Goldstein: We have 8K product that we’ve already shown. As per usual, we’re on the leading edge of 8K. Time will tell on when content is going to be available and when services are going to adopt it. This is not a very different situation from 4K. If you think back to the dawn of 4K, there was always this question, “What are you going to watch on it?”
Sony came out with 4K very early, not just in terms of making the panel available or making the TV available, but also trying to help content creators become aware of the technology, embrace the technology, and deliver the technology. It’s not unusual for the display device to come out first, and then be followed by the rest of the ecosystem in terms of the creation and distribution of the content.
CE Pro: At CES in Las Vegas, Sony had an electric vehicle in its booth. Is that an example of the continued diversification for Sony into new product categories?
Goldstein: The presentation of the electric vehicle at CES was more about how Sony can deliver the best possible entertainment experience – both in audio and video — regardless of the space. As we look to the future of autonomous vehicles and smart homes, a lot of which was presented at CES, it’s an easy transition to see how Sony can adapt technologies like 5G, Artificial Intelligence, and gesture voice control into new product.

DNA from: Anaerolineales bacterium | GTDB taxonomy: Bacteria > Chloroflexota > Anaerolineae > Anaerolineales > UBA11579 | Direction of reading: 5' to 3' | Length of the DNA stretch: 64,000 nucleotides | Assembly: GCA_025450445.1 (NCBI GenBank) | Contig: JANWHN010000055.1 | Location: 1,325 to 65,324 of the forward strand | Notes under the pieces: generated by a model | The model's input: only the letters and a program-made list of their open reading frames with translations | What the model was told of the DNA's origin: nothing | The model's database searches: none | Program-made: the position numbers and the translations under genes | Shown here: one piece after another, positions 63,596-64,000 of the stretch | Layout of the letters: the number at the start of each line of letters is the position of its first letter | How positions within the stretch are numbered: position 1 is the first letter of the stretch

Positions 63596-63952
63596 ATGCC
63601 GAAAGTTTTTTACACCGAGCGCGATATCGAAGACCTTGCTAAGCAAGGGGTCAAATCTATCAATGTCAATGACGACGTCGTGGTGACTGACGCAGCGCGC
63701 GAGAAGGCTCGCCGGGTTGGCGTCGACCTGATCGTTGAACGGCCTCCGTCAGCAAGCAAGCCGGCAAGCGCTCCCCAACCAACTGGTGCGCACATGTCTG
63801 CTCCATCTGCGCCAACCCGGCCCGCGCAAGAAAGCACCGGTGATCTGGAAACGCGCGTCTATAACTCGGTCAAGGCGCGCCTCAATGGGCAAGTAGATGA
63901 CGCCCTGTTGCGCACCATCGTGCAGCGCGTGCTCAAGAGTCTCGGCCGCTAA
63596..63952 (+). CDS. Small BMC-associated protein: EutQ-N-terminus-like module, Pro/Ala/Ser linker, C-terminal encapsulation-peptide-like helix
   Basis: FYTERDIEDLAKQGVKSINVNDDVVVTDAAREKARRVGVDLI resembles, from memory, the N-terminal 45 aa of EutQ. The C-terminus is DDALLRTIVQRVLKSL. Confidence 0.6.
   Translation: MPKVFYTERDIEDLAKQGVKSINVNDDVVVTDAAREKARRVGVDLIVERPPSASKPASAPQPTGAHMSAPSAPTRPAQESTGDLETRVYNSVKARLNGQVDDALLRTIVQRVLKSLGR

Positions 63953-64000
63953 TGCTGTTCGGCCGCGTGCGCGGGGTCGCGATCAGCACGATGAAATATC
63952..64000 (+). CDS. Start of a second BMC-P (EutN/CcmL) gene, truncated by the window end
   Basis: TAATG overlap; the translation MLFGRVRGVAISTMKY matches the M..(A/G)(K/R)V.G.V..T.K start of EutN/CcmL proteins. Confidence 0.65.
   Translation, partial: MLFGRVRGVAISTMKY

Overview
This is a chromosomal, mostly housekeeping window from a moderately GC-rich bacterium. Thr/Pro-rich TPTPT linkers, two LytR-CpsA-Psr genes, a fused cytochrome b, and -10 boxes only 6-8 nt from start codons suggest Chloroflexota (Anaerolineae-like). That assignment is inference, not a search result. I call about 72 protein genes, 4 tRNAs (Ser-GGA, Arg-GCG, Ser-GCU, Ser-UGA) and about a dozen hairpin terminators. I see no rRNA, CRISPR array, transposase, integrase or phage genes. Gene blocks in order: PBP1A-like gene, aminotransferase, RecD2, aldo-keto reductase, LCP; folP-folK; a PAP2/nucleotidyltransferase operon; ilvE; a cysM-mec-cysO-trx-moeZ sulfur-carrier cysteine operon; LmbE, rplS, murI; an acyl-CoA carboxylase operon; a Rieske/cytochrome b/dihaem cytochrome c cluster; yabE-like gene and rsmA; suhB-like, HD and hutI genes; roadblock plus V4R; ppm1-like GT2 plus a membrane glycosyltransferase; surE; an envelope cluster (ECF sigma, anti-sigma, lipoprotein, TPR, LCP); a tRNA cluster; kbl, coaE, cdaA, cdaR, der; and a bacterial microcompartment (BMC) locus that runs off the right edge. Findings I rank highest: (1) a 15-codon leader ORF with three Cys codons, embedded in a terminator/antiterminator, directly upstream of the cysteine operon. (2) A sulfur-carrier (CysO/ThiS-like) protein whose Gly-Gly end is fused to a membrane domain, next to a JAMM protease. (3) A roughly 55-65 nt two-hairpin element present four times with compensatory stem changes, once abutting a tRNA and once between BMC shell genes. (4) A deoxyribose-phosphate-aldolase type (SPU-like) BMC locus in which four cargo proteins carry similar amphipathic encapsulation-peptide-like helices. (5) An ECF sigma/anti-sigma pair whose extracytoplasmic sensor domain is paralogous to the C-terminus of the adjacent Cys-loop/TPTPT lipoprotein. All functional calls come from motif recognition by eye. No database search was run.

“As we look to the future of autonomous vehicles and smart homes, a lot of which was presented at CES, it’s an easy transition to see how Sony can adapt technologies like 5G, Artificial Intelligence, and gesture voice control into new product.”— Jeff Goldstein
Those are technologies that Sony’s always working on in terms of research and development. I can see the application of those things, not just in an autonomous vehicle, but also spreading into home use. The whole goal is to enhance and support the enjoyment of content, and make the devices that we have around the house all work together. As those technologies become more usable, more commonplace and more reliable, I don’t see any reason why Sony wouldn’t make those available, not just for autonomous vehicles but in every channel that we play in.
CE Pro: What changes, if any, are on tap for the Sony Tech Support team?
Goldstein: There’s a good infrastructure in place today. We’ve got a team that does a great job helping dealers understand how to utilize the products, get the best performance out of the products, and help them manage through issues when they arise. There’s no reason or there’s no rationale for changing any of that or backing away from any of that.